It all begins in Linz, as the saying goes. And it is true: the provincial capital is the ideal starting point for a tour through Upper Austria. It’s best to begin early in the morning, before six o’clock. This is when the first historic mountain tram goes up the Pöstlingberg. But the early start is worth it: when you reach the top, you are treated to spectacular panoramic views of the Upper Austrian capital, still shaking off its sleep.
The provincial capital has undergone a fundamental image change in recent years, due in large part to the city’s many new architectural projects. Only a few years ago, Linz was still a place where fusing steel was the primary occupation. Today, art, science and technology are fused together to create a fabulous new integrated composition. Contemporary buildings like the Lentos Museum of Modern Art, the Ars Electronica Centre for Art, Technology and Society, the Brucknerhaus and the new Music Theater, still under construction, lend the entire region a pulsating quality – but without forgetting their cultural roots in the process.
The architecture counterpart to these contemporary buildings is Linz’s historic city centre, including the medieval cathedral known as the Mariendom and the romantic pedestrian zone with its numerous small shops. Tradition and modernity are united in a spectacular manner in the colossal Linz Castle (also called the Castle Museum): on one side of this structure the ancient walls keep watch over the Danube, while the south wing, which was destroyed by fire in 1800, was replaced in 2009 by a modern glass-and-steel structure.
The Upper Austrians are a casual people who are fond of getting around by bike. And it is by bicycle that we continue on to Enns, one of the country’s loveliest historic cities. The town center, dominated by the imposing about 200-foot-high Stadtturm, has been impeccably preserved. No less beautiful and unique in their own way are the small historic cities of Steyr, Schärding, Gmunden and Wels.
One of the most picturesque regions in all of Austria is the Salzkammergut, which boasts lofty mountain peaks as well as spectacularly beautiful lakes. It is no coincidence that in the second half of the nineteenth century, Emperor Francis Joseph and his wife, Sisi, often took refuge from the worries and pressures of Vienna at Bad Ischl’s neoclassical Kaiservilla. Even today the unmistakable aura of imperial days can still be sensed in this building.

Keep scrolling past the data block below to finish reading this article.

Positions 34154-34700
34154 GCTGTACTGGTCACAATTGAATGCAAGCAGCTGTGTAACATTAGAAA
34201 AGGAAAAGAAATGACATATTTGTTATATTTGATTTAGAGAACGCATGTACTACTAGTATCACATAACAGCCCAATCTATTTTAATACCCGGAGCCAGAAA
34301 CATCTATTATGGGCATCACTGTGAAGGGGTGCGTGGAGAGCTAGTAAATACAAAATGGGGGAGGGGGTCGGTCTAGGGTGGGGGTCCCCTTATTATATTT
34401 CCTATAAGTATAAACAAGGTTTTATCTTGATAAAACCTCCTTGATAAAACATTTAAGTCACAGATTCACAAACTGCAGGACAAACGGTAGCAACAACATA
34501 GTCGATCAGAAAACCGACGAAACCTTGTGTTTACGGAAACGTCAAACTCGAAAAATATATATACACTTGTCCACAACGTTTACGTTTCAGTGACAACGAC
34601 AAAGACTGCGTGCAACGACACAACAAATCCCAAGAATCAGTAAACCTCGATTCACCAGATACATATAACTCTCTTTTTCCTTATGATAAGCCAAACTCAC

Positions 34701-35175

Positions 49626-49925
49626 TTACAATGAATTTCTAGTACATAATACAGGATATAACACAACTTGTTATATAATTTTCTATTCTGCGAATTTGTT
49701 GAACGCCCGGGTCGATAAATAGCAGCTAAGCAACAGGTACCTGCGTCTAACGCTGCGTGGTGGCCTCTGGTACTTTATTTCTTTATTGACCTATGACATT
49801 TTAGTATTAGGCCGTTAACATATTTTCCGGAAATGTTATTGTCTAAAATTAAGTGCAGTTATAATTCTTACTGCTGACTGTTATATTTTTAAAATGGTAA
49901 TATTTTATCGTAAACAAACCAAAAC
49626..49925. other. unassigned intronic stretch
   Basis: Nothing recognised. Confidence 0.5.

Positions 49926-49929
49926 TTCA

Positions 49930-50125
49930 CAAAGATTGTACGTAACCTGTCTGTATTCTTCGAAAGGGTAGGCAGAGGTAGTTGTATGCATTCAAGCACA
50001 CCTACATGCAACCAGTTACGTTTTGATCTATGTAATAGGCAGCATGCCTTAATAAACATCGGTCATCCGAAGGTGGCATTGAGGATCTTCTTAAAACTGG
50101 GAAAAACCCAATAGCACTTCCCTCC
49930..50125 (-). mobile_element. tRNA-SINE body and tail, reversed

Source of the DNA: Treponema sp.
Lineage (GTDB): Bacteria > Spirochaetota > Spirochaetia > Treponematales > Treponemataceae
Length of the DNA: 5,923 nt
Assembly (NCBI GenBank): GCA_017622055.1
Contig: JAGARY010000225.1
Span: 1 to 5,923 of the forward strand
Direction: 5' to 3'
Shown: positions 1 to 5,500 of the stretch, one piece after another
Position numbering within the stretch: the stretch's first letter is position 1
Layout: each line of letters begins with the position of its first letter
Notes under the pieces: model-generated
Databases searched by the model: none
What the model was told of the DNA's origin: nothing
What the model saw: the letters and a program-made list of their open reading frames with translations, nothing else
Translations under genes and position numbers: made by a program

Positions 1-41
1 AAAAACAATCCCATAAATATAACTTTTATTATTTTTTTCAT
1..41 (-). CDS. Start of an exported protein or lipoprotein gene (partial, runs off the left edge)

Bad Ischl is not only close to Hallstatt in terms of distance; both of these cities offer a unique atmosphere as well as an unforgettable cultural experience. The extraordinary composition of Hallstatt has made the city a UNESCO World Heritage Site.
The narrow western shore of Lake Hallstatt is densely lined with old boathouses featuring impressive wood architecture, and right behind them the steep mountains jut into the sky. The symbol of Hallstatt, the magnificent parish church of Maria Himmelfahrt, lends the cityscape an enchanting ambiance.
No discussion of Upper Austrian architecture would be complete without mentioning the many monasteries, abbeys and castles that give the province such a distinctive character. One could spend an entire day just drawing inspiration from these historic masterpieces of architecture. Among the most prominent of these are the abbeys of Wilhering, St. Florian, Schlierbach and Kremsmünster and nearby Kremsegg Castle.